Carl Landry

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Sixers waive both Carl Landry, just acquired Tibor Pleiss

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Carl Landry and Tibor Pleiss are going to get paid this year — they both had fully guaranteed contracts for this season.

But they are not going to be playing for the Philadelphia 76ers this season — both were waived by the team on Thursday. This was not unexpected. Both players salaries will count against the cap for the Sixers (they are still $16 million below the league salary floor).

Once they clear waivers, both players will be unrestricted free agents (Landry likely will latch on with another team for the league minimum, Pleiss may as well or could head overseas).

Landry will still make $6.5 million (fourth highest on the Sixers) but would have been battling for minutes in crowded and young frontcourt with Ben Simmons, Dario Saric, Nerlens Noel, and Jahlil Okafor (among other potential players, for example the Sixers are high on Anthony Barber).

Pleiss is in the same boat in terms of minutes, he was acquired from the Jazz along with a couple of second round draft picks just a few days back (the Sixers sent Utah Kendall Marshall, who was promptly waived). That trade was really about getting the picks — a very Sam Hinkie move by Bryan Colangelo.

This didn’t move the needle much on the Sixers season.

Knicks’ biggest issue: Reconciling Carmelo Anthony-Kristaps Porzingis age gap

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AUBURN HILLS, Mich. – Carmelo Anthony doesn’t avoid the question.

He snickers at it.

Is he concerned his prime and Kristaps Porzingis‘ prime won’t overlap?

“Well, obviously,” Melo said, breaking into laughter.

This – not whether Porzingis plays again this season, not whether Kurt Rambis will remain coach, not whether Phil Jackson has one foot out the door – is the Knicks’ fundamental issue. Their two most important players differ wildly in age, which creates major dilemmas in team-building.

Porzingis is just a 20-year-old rookie still learning the NBA. Melo, 31, sees the last of his best years passing him by.

That’s why it was believable when a report emerged last summer that Melo felt “betrayed” by Jackson drafting Porzingis No. 4 overall. Melo denied it, and Porzingis said the anonymously sourced report didn’t bother him.

“I didn’t take it seriously,” Porzingis said. “Somebody could’ve said that. Whenever I met Melo, that’s the impression I had of him, and I think that’s the impression he had of me.”

Whatever the initial impression, it must be much easier for Melo to appreciate Porzingis now.

Porzingis isn’t nearly the project many predicted. He has been the second- or third-best rookie (depending what you think of Nikola Jokic) behind only Karl-Anthony Towns, who’s having a historically good first year.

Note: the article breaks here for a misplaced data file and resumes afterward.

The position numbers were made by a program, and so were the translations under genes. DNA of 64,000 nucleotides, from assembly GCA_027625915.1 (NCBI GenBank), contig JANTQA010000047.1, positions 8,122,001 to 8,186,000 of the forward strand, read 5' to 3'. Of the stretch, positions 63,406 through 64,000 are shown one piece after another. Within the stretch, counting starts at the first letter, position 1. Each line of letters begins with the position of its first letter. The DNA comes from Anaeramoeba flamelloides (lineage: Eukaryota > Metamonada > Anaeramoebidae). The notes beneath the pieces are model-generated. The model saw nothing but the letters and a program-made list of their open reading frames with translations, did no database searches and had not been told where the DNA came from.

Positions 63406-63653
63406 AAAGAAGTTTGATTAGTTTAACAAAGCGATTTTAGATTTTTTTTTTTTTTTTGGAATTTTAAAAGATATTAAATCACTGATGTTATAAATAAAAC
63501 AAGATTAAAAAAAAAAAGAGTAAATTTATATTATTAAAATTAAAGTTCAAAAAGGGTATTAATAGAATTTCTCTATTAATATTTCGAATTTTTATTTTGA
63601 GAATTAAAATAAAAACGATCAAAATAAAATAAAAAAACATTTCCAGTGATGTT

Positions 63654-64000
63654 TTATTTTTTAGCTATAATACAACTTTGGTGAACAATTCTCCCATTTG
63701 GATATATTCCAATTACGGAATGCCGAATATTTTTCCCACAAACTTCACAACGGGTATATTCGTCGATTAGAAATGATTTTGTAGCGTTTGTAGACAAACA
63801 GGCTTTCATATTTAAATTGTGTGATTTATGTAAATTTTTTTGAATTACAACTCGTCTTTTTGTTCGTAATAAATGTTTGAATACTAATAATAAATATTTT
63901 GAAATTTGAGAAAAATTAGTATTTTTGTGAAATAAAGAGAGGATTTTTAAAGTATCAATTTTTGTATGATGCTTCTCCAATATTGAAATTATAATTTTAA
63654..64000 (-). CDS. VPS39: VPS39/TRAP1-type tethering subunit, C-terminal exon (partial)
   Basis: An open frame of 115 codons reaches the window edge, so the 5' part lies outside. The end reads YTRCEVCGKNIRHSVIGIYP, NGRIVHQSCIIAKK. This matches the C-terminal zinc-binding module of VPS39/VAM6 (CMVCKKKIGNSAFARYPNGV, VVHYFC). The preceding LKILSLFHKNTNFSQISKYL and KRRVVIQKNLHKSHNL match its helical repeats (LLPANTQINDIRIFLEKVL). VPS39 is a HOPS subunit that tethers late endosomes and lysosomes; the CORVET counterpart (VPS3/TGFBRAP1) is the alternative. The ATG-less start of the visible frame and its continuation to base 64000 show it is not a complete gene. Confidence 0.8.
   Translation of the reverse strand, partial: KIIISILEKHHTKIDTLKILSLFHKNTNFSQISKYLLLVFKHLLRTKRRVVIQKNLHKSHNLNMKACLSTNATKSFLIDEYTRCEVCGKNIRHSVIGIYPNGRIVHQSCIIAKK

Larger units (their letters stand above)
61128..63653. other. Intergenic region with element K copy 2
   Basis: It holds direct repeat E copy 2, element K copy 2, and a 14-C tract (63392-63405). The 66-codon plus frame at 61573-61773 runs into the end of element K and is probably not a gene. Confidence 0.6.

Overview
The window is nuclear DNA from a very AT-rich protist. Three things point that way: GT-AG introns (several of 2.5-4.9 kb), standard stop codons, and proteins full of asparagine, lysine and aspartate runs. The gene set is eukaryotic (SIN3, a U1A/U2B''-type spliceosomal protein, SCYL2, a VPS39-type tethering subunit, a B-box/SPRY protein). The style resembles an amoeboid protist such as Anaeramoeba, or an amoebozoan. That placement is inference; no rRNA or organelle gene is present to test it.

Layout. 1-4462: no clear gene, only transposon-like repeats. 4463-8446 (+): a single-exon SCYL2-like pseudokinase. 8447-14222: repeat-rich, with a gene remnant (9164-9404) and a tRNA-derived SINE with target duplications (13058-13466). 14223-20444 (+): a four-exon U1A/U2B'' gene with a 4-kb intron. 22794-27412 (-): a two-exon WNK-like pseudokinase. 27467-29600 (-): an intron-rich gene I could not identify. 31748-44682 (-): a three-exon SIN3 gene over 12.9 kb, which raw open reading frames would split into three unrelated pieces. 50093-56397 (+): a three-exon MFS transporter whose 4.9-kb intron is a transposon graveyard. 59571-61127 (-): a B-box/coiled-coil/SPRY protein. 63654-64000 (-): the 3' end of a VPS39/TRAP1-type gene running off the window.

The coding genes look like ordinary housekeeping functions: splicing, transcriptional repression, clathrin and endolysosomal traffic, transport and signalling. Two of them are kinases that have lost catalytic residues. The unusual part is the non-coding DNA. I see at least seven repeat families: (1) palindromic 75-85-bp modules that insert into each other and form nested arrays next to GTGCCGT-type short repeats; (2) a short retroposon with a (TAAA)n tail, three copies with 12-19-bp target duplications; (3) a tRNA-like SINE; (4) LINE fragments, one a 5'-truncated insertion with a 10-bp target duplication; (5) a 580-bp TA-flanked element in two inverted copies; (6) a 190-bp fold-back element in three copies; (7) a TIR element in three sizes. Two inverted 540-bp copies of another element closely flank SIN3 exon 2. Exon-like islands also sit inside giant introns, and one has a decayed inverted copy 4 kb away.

Not only is Porzingis productive, he fits well with Melo. Porzingis spaces the floor, giving Melo room to operate in the paint and mid-range. Porzingis’ offensive rebounding becomes more valuable with Melo, who gets up shots (sometimes bad ones) rather than committing turnovers. And Porzingis’ rim protection covers for Melo’s defensive deficiencies. Plus, Melo’s ability to carry the offensive load allows Porzingis to be patient with his shot selection and keep his confidence up.

New York, outscored by 2.7 points per 100 possessions overall, has topped opponents by 0.9 points per 100 possessions with Melo and Porzingis on the court. Great? No. But it’s a start for a team that badly needs one.

Porzingis has three years remaining on his rookie-scale contract, and then he’ll become a restricted free agent (if he hasn’t signed a contract extension first). Melo has three more seasons on his deal, a no-trade clause and a trade kicker that gives him financial incentive to get dealt. The Knicks have their two most important pieces locked up – at least if Melo doesn’t get antsy. And even then, New York retains control on a trade.

The Knicks can meander forward and ignore the age issue, keeping both Melo and Porzingis. But that’d be a disservice to both. They should confront the big questions:

Can they get good enough to win with Melo and Porzingis before Melo declines? And can they do it without sabotaging a post-Melo future with Porzingis? If forced to choose on direction, which will they pick?

First, they must recognize their unusual position.

Among teach team’s three win-share leaders this season, none faces a wider age* range than New York, which features a top three of Melo, Robin Lopez and Porzingis.

*Using a player’s age on Feb. 1

Here’s the spread for each team’s top three:

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Team Oldest Middle Youngest Age range (years)
NYK Carmelo Anthony (31) Robin Lopez (27) Kristaps Porzingis (20) 11
PHI Carl Landry (32) Jerami Grant (21) Nerlens Noel (21) 11
DAL Dirk Nowitzki (37) Zaza Pachulia (31) Chandler Parsons (27) 10
CHI Pau Gasol (35) Taj Gibson (30) Jimmy Butler (26) 9
SAS Tony Parker (33) LaMarcus Aldridge (30) Kawhi Leonard (24) 9
WAS Marcin Gortat (31) John Wall (25) Otto Porter (22) 9
CLE LeBron James (31) Kevin Love (27) Tristan Thompson (24) 7
DEN Danilo Gallinari (27) Kenneth Faried (26) Nikola Jokic (20) 7
LAL Brandon Bass (30) Lou Williams (29) Larry Nance Jr. (23) 7
CHA Marvin Williams (29) Kemba Walker (25) Cody Zeller (23) 6
MEM Zach Randolph (34) Marc Gasol (31) Mike Conley (28) 6
MIN Gorgui Dieng (26) Ricky Rubio (25) Karl-Anthony Towns (20) 6
TOR Kyle Lowry (29) DeMar DeRozan (26) Jonas Valanciunas (23) 6
MIA Chris Bosh (31) Luol Deng (30) Hassan Whiteside (26) 5
NOP Ryan Anderson (27) Jrue Holiday (25) Anthony Davis (22) 5
ORL Nikola Vucevic (25) Evan Fournier (23) Aaron Gordon (20) 5
DET Marcus Morris (26) Reggie Jackson (25) Andre Drummond (22) 4
HOU Trevor Ariza (30) Dwight Howard (30) James Harden (26) 4
IND George Hill (29) Ian Mahinmi (29) Paul George (25) 4
LAC J.J. Redick (31) Chris Paul (30) DeAndre Jordan (27) 4
MIL Greg Monroe (25) Khris Middleton (24) Giannis Antetokounmpo (21) 4
OKC Kevin Durant (27) Russell Westbrook (27) Enes Kanter (23) 4
SAC Rajon Rondo (29) Darren Collison (28) DeMarcus Cousins (25) 4